:Brownstudy, real name: Jason Hogans, comes with an adventurous style and musicality that has caught the attention of DJs and tastemakers worldwide.
Hogans’ first impacted through Detroit’s electronic music scene, impressively debuting on Carl Craig's Planet E in ’98 with an EP called Peter And The Rooster. But his most enticing identity came after his experimentations with folk, cut & paste, minimal, punk, ambient, glitch, soul, reggae/dub, jazz, hip hop and prog-whatever. Debut album Tell Me More About Bubbles in 2005 under the new moniker :Brownstudy came out on Guy McCreery's Third Ear label. Jason returns to Third Ear for this next LP, Life Well Lived, with 11 tracks that further showcase his polyrhythmic and experimental electronica.
:Brownstudy (don't ignore the :colon) covers all styles in trying to convey what he wants to say. "I've been doing music in some way since elementary school” says Hogans. “Violin, trumpet, piano/keys, electronics, percussion, vocals, etc. Some formal training (classical theory, jazz theory, jazz improv, sight singing/ear training, creative writing), but ultimately relying on my ear & heart.”
The record features some truly nonsecular sounds, steeped in impressive analog blends. His masterful and quirky thesis in beat programming particularly notarises instrumental tracks such as ‘Wax Suckas (Decline)’, ‘Dead Doldrums’ and ‘Red Dreaded Stepchild’, in a way that the most seasoned beatmakers like Cut Chemist, Mr Scruff and Luke Vibert can beguile. With an extra smattering of Herbie Hancock-esque progression, charm and soul, it all adds up to an impossibly endearing album. An album with a social conscience at its heart, but never veering into soapbox lecturing.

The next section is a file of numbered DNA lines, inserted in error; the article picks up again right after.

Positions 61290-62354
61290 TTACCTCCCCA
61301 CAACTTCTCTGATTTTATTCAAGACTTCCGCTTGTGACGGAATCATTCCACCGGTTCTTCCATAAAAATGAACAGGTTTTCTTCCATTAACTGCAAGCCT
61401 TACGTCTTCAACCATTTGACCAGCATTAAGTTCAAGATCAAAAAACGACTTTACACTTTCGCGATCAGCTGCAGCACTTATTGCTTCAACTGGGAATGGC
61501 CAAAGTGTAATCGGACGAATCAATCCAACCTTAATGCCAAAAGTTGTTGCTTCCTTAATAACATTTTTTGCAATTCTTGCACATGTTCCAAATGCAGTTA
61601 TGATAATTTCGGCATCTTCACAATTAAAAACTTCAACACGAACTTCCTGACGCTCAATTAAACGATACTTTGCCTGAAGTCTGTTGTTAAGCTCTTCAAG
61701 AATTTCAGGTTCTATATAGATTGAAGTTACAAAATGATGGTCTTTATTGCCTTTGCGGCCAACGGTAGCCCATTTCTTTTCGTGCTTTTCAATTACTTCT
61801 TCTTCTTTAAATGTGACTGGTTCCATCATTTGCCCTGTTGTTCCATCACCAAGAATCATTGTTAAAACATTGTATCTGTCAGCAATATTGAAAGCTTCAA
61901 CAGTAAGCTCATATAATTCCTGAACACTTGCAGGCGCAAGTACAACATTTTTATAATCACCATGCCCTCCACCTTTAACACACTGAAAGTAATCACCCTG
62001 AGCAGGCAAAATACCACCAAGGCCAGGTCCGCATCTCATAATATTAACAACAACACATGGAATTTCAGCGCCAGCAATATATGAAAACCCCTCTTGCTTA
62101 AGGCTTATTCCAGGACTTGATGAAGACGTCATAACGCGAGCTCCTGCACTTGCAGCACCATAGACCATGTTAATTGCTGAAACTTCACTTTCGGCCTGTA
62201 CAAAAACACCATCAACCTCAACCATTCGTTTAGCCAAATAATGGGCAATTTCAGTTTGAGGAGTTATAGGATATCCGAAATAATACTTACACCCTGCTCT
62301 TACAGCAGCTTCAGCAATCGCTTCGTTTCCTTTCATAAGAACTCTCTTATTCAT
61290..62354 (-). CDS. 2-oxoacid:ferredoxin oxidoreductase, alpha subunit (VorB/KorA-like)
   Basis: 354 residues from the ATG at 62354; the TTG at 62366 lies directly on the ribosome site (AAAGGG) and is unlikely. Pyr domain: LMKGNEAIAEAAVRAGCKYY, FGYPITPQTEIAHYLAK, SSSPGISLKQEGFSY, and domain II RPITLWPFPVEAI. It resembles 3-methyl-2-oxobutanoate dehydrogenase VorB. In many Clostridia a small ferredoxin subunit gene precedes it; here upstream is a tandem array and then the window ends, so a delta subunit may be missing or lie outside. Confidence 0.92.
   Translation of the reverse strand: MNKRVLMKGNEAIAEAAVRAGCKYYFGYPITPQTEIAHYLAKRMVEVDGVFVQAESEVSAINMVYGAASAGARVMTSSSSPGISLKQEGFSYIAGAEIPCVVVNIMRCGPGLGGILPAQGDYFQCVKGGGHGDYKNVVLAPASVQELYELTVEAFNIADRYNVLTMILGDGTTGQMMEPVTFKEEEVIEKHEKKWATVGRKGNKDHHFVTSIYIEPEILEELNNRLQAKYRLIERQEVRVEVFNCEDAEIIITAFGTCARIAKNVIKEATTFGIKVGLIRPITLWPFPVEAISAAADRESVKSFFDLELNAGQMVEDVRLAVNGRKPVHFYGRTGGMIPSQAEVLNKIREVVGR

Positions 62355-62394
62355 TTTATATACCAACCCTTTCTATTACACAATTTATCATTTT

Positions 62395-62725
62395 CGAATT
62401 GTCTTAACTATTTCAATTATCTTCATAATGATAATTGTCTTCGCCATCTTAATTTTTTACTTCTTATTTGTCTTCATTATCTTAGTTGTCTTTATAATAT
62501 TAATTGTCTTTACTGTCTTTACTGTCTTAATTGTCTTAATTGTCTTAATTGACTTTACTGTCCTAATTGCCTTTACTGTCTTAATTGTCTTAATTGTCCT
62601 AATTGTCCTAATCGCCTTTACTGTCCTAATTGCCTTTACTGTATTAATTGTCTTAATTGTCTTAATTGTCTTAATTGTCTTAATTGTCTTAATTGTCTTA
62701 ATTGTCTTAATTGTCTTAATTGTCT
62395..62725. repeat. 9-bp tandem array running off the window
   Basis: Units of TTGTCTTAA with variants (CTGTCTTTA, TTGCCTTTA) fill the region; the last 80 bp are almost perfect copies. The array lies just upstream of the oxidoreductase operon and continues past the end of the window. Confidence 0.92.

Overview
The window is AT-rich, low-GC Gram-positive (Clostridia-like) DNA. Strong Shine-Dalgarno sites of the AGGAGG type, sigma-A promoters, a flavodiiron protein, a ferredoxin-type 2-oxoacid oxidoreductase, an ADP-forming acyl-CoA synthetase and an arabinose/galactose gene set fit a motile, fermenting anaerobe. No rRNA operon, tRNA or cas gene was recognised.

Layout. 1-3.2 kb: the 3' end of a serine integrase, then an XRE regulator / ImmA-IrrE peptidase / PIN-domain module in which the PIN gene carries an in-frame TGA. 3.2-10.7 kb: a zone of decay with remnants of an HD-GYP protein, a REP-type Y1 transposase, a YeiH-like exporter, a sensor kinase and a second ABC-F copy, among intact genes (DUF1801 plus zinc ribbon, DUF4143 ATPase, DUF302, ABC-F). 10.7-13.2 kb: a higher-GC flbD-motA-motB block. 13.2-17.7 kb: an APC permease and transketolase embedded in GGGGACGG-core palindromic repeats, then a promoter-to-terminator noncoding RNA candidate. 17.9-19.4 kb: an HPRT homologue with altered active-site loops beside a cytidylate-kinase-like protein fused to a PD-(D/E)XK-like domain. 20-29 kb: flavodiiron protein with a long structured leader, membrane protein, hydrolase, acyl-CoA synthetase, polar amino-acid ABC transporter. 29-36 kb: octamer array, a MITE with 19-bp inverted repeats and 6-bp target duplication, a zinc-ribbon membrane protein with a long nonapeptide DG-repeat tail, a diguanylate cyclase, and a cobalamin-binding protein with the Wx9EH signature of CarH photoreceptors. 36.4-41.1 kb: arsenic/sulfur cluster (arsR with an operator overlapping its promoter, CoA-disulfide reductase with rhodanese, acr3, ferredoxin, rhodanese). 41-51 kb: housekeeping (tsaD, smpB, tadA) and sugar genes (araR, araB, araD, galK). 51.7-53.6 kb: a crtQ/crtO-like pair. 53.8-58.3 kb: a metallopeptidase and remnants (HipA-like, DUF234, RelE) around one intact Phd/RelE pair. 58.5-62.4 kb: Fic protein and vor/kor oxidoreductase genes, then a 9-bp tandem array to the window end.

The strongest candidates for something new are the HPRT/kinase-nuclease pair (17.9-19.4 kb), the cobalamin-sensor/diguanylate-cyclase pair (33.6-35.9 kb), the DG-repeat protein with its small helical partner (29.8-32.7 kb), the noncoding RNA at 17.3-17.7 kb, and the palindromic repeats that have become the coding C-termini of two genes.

Never one to avoid an issue or confront a taboo Hogans has carved an album that puts him at the forefront of rappers with real lyrical ambition. Yes, his beats and grooves are original, and his sounds are unusual, but ultimately it’s his words and his delivery that marks :Brownstudy out. He spouts potently intelligent and honourable lyrics in tracks like the title ‘Life Well Lived’, and ‘Towards Improvement’ where the lyrics are further maintained by a bed of indolent vocal loops. For more impact, a sprinkling menace is called upon in his words, but staying true to his playful character it works to display his facetious and cheeky streak perfectly. Tracks like ‘Bitchslappin’ Motherfuckas To Hell’ and ‘Glorious Future’ are where the record really harks to the warmly mischievous traits of hip-hop, just like A Tribe Called Quest, Run DMC and De La Soul. But nobody tells it how it is and how it should be quite like :Brownstudy.
"I'm spanking protocol" he says. “I still act like an 18-year-old and pass it off as eccentricity,” coos Jason. “I’m proud of that. Life’s too short to posture like you’re dignified. Nobody’s anything but carbon, water and a set of circumstances.”
Eloquent and self deprecating, shot through with insight and humour. Charismatic and critical. And self critical. There isn’t much to dislike about :Brownstudy and Jason Hogans, and he is clearly onto something in the pursuit to lead a Life Well Lived.
- experimental hiphop